Three days later, Hawkeye. leading Heyward, Munro, and his Indian
comrades, tracked the girls and David, following a path where they had
found Cora's veil caught on a tree. Heyward was particularly concerned
for the safety of Alice. The day before the massacre he had been given
her father's permission to court her.
Hawkeye, knowing that hostile Indians were on their trail, decided to
save time by traveling across the lake in a canoe which he discovered in
its hiding place nearby. He was certain Magua had taken the girls north,
where he planned to rejoin his own people. Heading their canoe in that
direction, the five men paddled all day. at one point having a close
escape from some of their intercepting enemies. They spent that night in
the woods and the next day turned west in an effort to find Magua's
After much searching Uncas found the trail of the captives. That
evening, as the party drew near the Huron camp, they met David Gamut
wandering about. He told his friends that the Indians thought him crazy
because of his habit of breaking into song, and they allowed him to roam
the woods unguarded. Alice, he said, was being held at the Huron camp.
Cora had been entrusted to the care of a tribe of peaceful Delawares a
short distance away.
Hey ward, disguising his face with paint, went to the Huron camp in an
attempt to rescue Alice, while the others set about helping Cora. Hey
ward was in the camp but a short time, posing as a French doctor, when
Uncas was brought in as a captive. Called to treat an ill Indian woman,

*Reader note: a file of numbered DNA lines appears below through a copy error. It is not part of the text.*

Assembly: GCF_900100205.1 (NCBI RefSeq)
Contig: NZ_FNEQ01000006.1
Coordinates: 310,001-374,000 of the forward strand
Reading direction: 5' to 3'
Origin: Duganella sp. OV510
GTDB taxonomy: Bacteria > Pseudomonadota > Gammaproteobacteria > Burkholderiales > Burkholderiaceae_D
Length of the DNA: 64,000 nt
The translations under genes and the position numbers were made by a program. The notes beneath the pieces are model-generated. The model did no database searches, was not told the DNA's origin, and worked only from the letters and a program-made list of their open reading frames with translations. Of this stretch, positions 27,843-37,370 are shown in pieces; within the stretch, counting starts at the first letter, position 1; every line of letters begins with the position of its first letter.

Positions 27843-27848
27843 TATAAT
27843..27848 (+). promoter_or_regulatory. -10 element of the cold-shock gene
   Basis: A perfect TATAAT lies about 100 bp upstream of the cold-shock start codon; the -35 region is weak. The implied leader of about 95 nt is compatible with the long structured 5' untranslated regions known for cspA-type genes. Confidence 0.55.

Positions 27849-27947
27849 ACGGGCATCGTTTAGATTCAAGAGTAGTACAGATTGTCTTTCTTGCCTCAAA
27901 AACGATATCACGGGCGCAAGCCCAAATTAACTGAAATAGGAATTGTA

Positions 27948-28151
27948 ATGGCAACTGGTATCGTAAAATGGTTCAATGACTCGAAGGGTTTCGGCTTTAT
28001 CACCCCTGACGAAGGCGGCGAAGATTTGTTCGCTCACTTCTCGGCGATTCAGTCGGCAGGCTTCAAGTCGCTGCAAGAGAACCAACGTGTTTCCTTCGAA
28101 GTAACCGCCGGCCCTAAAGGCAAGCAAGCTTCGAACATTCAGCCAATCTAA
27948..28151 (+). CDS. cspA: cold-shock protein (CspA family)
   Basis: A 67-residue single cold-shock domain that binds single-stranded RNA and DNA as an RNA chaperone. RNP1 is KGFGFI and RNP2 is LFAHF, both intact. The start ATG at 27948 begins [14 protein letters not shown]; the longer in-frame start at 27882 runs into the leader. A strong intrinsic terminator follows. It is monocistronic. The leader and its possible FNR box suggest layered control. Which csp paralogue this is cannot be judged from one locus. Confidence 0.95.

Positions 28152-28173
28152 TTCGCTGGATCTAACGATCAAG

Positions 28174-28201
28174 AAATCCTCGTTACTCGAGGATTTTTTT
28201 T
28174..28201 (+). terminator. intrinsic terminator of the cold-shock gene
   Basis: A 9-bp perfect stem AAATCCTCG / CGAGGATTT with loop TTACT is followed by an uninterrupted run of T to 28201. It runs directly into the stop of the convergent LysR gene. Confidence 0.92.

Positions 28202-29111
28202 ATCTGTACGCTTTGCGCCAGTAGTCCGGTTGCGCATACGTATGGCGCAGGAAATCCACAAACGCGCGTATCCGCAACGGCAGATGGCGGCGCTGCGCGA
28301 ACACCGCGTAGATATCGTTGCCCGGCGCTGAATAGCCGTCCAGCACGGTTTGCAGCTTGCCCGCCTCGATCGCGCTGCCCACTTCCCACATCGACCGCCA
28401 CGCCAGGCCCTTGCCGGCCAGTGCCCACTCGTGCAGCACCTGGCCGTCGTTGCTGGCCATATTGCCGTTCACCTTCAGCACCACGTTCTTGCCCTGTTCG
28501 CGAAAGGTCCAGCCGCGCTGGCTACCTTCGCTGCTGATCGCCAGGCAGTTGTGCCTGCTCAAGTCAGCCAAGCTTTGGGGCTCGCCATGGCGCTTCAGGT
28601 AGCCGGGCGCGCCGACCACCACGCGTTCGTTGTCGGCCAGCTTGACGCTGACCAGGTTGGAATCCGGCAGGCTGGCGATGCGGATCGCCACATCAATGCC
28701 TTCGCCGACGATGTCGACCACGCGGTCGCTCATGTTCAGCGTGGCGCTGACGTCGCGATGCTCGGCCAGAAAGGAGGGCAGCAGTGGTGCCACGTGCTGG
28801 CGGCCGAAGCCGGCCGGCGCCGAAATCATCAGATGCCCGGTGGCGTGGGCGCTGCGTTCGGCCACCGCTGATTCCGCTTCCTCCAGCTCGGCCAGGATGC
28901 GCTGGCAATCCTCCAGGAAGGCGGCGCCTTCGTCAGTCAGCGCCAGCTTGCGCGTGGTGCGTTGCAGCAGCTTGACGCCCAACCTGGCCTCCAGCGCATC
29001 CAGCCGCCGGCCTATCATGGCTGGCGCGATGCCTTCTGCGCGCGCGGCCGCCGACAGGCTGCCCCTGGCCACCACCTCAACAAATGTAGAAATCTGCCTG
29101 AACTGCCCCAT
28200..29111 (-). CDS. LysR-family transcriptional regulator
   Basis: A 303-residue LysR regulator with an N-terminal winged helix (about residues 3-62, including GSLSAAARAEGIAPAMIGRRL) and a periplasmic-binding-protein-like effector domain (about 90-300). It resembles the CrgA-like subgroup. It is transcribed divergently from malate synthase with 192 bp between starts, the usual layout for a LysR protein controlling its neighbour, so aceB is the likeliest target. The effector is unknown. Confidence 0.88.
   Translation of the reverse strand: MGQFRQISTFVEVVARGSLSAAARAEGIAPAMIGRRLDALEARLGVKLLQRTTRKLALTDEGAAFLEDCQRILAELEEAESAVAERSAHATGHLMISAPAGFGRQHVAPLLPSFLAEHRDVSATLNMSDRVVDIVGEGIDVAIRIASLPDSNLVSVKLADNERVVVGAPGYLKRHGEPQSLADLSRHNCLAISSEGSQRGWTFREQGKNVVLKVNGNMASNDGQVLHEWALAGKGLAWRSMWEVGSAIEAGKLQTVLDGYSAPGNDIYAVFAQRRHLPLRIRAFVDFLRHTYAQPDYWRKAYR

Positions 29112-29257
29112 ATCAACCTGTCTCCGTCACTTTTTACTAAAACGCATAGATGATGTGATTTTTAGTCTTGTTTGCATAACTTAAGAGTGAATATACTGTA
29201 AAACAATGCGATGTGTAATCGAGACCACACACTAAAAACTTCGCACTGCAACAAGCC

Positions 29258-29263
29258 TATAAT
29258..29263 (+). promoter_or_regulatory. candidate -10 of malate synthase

Heyward found Alice in the cave with his patient. He was able to rescue
the girl by wrapping her in a blanket and declaring to the Hurons that
she was his patient, whom he was carrying off to the woods for
treatment. Hawkeye, attempting to rescue Uncas, entered the camp
disguised in a medicine man's bearskin he had stolen. Uncas was cut
loose and given the disguise, while the woodsman borrowed David Gamut's
clothes. The singer was left to take Uncas' place while the others
escaped, for Hawkeye was certain the Indians would not harm David
because of his supposed mental condition. Uncas and Hawkeye fled to the
The following day Magua and a group of his warriors visited the
Delawares in search of their prisoners. The chief of that tribe decided
the Hurons had a just claim to Cora because Magua wished to make her his
Under inviolable Indian custom, the Huron was permitted to leave the
camp unmolested, but Uncas warned him that in a few hours he and the
Delawares would follow his trail.